Q: What are ABB’s thoughts on sustainability, and what concrete steps is ABB taking to accomplish this in Angola?

A: In recent years, ABB has developed a clear and consistent strategy that guides its day-to-day sustainability activities. We seek to continuously improve our environmental and social performance, to participate in common efforts to address global problems, and to continuously improve the eco-efficiency of all our products, passing on this expertise to developing countries so they can benefit from our advanced technologies.

Regarding Angola in particular, we are continuously increasing our local presence and are also participating in several activities to make our contribution to the development of local societies.

In 1992, ABB adopted the 16 principles of the ICC’s Business Charter for Sustainable Development as its environmental policy and has worked hard over the last decade in raising its environmental performance to a high level. The international environmental standard ISO 14001 has been implemented in 98 percent of ABB’s manufacturing and workshop sites.

ABB launched a social policy at the beginning of 2001 and focused strongly during the rest of the year on preparations to implement the policy and raise social performance to the same high level reached with our environmental performance. Business ethics and occupational health and safety are integral parts of the policy and are promoted through special procedures and guidelines, reinforcing a ‘zero tolerance’ approach for unethical behavior and a ‘zero target’ for serious and fatal accidents.

ABB in Angola

Areas of activity:

  • Subsea Support Base in Malongo, Cabinda
  • Subsea Support Base Luanda
  • M&M at Luanda Refinery
  • Electrica Luanda
  • Subsea System fabrication at Lobito (Sonamet)

Key areas of focus:

  • Upstream EPC projects
  • Subsea
  • Downstream EPC projects
  • Maintenance& Modification
  • Operational Support Services

Current ABB projects in Angola

  • Exxon Kizomba Extended Tension Leg Platform
  • Chevron Kuito Subsea Production
  • TFE Refinery Modification and Maintenance

INTSOK in brief

  • Established in 1997 by the Norwegian oil and gas industry and the Norwegian Government, INTSOK - the Norwegian Oil and Gas Partners - has grown rapidly and now has a total of 85 partner companies.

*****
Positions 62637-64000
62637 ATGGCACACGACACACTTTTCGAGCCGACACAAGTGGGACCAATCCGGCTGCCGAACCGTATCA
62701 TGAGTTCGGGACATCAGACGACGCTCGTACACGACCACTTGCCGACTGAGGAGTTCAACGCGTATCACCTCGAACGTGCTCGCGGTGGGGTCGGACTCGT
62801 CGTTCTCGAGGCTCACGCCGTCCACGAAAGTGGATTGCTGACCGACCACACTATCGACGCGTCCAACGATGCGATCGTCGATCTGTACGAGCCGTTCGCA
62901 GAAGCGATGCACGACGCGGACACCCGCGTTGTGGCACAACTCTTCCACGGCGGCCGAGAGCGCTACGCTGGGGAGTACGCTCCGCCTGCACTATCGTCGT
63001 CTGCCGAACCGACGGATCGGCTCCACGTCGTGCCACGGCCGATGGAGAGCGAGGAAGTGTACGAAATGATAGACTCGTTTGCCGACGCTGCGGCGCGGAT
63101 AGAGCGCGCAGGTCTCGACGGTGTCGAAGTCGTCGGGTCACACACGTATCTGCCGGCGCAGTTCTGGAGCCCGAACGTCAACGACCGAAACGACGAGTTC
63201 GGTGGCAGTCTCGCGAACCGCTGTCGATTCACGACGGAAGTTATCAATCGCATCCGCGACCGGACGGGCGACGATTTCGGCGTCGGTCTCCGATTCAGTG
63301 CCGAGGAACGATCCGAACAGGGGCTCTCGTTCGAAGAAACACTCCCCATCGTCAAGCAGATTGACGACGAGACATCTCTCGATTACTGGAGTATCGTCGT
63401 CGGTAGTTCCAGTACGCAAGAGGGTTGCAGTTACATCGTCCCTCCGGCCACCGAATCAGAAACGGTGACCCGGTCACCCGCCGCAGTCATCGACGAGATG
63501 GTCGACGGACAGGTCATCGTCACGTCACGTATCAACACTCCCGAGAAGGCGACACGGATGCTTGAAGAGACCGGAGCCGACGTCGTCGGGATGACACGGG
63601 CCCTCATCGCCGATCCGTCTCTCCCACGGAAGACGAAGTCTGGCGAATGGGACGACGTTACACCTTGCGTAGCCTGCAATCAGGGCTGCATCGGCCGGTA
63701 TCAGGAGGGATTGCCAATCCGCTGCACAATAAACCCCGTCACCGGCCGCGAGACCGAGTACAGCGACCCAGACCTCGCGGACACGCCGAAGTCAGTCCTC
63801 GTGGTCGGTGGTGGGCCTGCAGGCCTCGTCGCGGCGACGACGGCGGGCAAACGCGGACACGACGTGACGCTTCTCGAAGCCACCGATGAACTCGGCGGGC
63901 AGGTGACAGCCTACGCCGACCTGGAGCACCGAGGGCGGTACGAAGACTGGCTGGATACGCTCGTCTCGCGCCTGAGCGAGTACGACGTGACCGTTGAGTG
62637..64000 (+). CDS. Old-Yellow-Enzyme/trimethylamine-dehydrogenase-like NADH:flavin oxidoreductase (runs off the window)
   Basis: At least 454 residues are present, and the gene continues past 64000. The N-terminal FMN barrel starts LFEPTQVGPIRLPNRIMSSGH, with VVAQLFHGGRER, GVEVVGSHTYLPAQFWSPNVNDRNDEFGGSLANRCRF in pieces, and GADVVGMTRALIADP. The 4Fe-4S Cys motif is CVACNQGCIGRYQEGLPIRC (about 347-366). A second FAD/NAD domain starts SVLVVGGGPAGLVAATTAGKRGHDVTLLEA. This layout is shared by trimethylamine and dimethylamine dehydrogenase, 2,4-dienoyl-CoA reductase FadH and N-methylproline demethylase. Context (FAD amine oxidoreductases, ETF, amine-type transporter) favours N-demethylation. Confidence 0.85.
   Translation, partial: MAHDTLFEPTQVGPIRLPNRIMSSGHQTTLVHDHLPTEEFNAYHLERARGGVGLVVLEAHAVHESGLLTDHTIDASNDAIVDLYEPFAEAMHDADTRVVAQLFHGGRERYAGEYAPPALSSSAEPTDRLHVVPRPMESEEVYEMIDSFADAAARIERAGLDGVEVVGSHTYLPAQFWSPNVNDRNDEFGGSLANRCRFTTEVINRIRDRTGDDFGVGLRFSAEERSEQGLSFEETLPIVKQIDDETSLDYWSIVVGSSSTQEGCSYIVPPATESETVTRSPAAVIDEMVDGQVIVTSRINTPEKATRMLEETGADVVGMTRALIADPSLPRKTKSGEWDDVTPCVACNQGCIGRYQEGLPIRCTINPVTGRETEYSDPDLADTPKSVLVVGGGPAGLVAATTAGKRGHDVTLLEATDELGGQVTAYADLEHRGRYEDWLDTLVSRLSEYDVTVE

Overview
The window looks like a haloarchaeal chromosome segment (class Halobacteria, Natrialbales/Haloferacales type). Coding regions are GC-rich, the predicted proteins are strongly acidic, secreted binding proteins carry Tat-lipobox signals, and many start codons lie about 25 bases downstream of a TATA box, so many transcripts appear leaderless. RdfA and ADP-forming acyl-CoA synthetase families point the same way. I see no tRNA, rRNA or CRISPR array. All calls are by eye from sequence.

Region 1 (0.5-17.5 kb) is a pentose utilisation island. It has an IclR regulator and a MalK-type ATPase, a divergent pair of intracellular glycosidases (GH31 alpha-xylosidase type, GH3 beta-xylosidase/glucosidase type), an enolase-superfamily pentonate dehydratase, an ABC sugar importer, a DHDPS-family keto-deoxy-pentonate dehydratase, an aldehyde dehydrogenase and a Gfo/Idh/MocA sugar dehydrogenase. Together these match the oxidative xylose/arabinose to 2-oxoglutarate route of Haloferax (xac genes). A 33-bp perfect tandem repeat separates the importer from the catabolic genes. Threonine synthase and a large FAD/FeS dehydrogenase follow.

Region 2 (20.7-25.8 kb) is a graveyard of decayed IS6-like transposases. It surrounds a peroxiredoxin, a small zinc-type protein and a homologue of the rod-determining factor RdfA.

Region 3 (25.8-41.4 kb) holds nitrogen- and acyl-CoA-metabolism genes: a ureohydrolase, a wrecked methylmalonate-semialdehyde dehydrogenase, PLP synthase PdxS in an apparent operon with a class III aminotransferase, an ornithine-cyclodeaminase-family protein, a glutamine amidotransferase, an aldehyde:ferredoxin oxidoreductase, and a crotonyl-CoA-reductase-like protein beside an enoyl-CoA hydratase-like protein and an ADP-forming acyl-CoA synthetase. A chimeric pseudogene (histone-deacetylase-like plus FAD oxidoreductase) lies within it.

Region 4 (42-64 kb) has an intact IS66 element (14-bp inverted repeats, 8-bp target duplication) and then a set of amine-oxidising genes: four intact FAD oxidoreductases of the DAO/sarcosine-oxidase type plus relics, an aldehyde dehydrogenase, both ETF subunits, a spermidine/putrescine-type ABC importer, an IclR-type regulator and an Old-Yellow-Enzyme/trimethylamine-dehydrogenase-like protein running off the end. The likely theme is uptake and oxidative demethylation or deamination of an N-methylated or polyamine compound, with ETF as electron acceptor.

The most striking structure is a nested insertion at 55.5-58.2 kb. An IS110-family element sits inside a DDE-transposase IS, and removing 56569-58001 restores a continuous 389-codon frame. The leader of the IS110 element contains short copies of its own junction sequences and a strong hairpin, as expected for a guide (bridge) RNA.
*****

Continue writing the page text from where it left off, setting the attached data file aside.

• INTSOK partners are active in most of the important markets, and the Norwegian industry has shared its expertise and skills at workshops and seminars attended by clients and international business partners. The partner companies represent the entire oil and gas supply chain, which encourages active dialogue between oil companies, technology suppliers, service companies and governments.
  • The INTSOK secretariat works with the partner companies, helping them to assess market opportunities and enhance their ability to compete in the global marketplace. It also assists them in developing their international relationships through close networks with government agencies at home and abroad.
  • The INTSOK secretariat provides customers and government authorities around the world with information about Norway’s oil and gas technology innovations, research and development achievements, cost reduction strategies and HSE measures.

Angola at a glance

  • Located on the Atlantic Coast of southern Africa, Angola is bordered by Namibia to the south and Zambia and Zaire to the east and north. Angola’s 1,600 km-long coastline and its four major ports make it a natural trans-shipment point for the entire region.
  • Land Area: 486,213 square miles
  • Population: 12 million (2000 estimate)
  • Capital City: Luanda
  • Languages: Portuguese (official), and over 60 other Bantu-group languages, including Umbundu, Kimbundu, Kikongo, Tchokwe, Ovambo.
  • Religions: Traditional beliefs (47 per cent) Roman Catholic (38 per cent) Protestant (15 per cent)
  • Climate: Tropical in the north, sub-tropical in the south
  • Time: +1 GMT